Constitution Is Why Anti-Abortion Americans Like Judge Barrett

Fr. Frank Pavone,

Supreme Court nominee Judge Amy Coney Barrett took a step closer today to being Justice Barrett, as the Republicans voted to send her confirmation to the full Senate.

Last week’s grilling by Senate Democrats brought about some bizarre moments.

Sen. Mazie Hirono, D-Hawaii, felt she had to make sure that Judge Barrett has never been guilty of sexual assault.

We also know she’s not a climate scientist, as she assured Sen. Kamala Harris, D-Calif.

And we know, thank heavens, that she does not hate “little warm puppies.

Credit Sen. John Kennedy, R-La., for that moment of levity that also underscored the absurdity of some of the questions the judge was asked.

What she would not answer directly is how she would rule on cases involving the hot-button issues of the day, most notably, abortion.

That’s what we expected, what we wanted, and how it should be.

Though missing the over-the-top lunacy of the 2018 hearings for now-Justice Brett Kavanaugh, committee Democrats were determined to wrest judicial rulings from a nominee who knows the law better than any of them and also understand what it means to be a judge.

Asked by Sen. Dianne Feinstein, D-Calif., if she agreed with late Justice Antonin Scalia that Roe v. Wade was wrongly decided — a decision also criticized, incidentally, by late Justice Ruth Bader Ginsburg — Judge Barrett invoked a statement from a third justice, Elena Kagan, during her own confirmation hearings in 2010.

“I’m going to invoke Justice Kagan’s description, which I think is perfectly put,” Judge Barrett said. “She said that she was not going to grade precedent or give it a thumbs-up or a thumbs-down.”

Under further questioning by Sen. Amy Klobuchar, D-Minn., Judge Barrett patiently explained what is meant by the term “super precedent” and why Roe v. Wade doesn’t fit the definition.

A super precedent, she said, is one of a very small number of cases that are “so widely established and agreed upon by everyone that calls for its overturning simply don’t exist.”

Roe v. Wade “doesn’t fall in that category,” she said, quoting Harvard Law Professor Richard Fallon because “calls for its overturning have never ceased.”

Those anti-abortion, like myself, will be happy to see Judge Barrett join the majority of justices on the Court who believe in the sanctity of every human life. But the reason is not that she holds that conviction as much as it is that she is convinced that rulings should be based on the Constitution, not on “rights” made up out of thin air.

As Justice Clarence Thomas recently made clear, “Because we can reconcile neither Roe nor its progeny with the text of our Constitution, those decisions should be overruled”(Dissent in June Medical Services case, June 2020).

“The text of the Constitution.”

That’s what matters to the kind of judges that President Donald Trump appoints.

“Judges can’t just wake up on day and say I have an agenda — I like guns, I hate guns, I like abortion, I hate abortion — and walk in like a royal queen and impose their will on the world,” she said. “It’s not the law of Amy. It’s the law of the American people.”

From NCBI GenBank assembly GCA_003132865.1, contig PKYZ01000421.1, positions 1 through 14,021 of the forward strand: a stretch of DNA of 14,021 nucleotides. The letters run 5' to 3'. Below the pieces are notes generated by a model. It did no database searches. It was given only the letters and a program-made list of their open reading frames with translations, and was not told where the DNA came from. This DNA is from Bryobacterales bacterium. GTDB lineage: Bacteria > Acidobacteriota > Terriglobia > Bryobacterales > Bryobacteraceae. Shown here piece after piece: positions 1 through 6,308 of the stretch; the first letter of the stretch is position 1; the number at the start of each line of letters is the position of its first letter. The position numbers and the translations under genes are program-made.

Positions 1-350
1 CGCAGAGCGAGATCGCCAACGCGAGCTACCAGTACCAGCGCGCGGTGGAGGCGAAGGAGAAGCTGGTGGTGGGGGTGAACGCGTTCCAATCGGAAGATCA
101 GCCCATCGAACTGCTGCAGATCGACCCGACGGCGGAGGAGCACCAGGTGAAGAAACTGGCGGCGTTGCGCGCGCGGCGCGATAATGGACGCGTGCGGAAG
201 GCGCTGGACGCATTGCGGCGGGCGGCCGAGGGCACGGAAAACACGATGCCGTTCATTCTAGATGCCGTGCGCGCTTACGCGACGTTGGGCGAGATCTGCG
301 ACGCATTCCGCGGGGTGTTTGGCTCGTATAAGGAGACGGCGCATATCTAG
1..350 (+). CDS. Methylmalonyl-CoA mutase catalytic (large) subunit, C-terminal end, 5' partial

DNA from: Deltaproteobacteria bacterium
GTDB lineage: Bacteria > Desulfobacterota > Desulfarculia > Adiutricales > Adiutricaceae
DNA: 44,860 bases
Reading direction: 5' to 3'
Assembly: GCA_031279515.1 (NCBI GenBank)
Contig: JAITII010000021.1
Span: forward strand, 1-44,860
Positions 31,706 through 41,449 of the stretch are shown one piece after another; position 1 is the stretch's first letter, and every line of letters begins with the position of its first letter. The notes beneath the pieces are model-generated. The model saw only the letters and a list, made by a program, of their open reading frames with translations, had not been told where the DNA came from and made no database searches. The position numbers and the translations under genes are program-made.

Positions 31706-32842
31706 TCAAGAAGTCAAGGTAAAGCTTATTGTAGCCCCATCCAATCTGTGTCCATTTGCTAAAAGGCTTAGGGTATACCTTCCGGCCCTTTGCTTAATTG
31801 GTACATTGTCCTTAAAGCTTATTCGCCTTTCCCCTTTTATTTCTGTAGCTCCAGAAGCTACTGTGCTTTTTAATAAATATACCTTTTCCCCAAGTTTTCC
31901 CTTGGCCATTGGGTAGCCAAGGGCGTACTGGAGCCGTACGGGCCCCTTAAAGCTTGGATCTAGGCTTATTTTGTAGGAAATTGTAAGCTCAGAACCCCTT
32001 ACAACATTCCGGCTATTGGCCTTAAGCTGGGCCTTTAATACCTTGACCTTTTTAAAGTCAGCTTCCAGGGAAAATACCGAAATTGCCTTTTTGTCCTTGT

And that’s what matters to those who oppose Roe vs. Wade.

Indeed, not only is this decision not, by any stretch of the imagination,”super precedent,” but it is the most widely criticized Supreme Court decision in our history. It is criticized not only in the court of public opinion, but in the court system itself, and not only by dissenting opinions on the Supreme Court which can one day become majority opinions. Roe has also been criticized by numerous lower court judges who, although they have to apply it, do not have to agree with it.

Just as a smattering of examples, Judge John M. Walker, Jr., of the Second Circuit, complained in 2006, “I can think of no other field of law that has been subject to such sweeping constitutionalization as the field of abortion.” Judge Daniel Manion of the Seventh Circuit wrote, “[A]bortion is now a more untouchable right than even the freedom of speech.”

And in a particularly memorable passage, Danny Boggs, former chief judge of the Sixth Circuit Court of Appeals, observed in 1997 that “[t]he abortion area, of course, has been largely constitutionalized, as the Supreme Court has made clear in a line of decisions starting with Roe.”

He then goes on.

“The post-Casey history of abortion litigation in the lower courts is reminiscent of the classic recurring football drama of Charlie Brown and Lucy in the Peanuts comic strip. Lucy repeatedly assures Charlie Brown that he can kick the football if only this time he gets it just right.

“Charlie Brown keeps trying, but Lucy never fails to pull the ball away at the last moment. Here, our court’s judgment is that Ohio’s legislators, like poor Charlie Brown, have fallen flat on their backs. I doubt that the lawyers and litigants will ever stop this game. Perhaps the Supreme Court will do so.”

We are indeed a step closer to seeing that happen.

Fr. Frank Pavone is one of the most prominent anti-abortion leaders in the world. He became a Catholic priest in 1988 under Cardinal John O’Connor in New York. In 1993 he became the fulltime National Director of Priests for Life. He is also the President of the National Pro-life Religious Council, and the National Pastoral Director of the Silent No More Campaign and of Rachel’s Vineyard, the world’s largest ministry of healing after abortion. He travels the nation assisting pro-life advocates to end abortion, and broadcasts regularly on television, radio, and internet.

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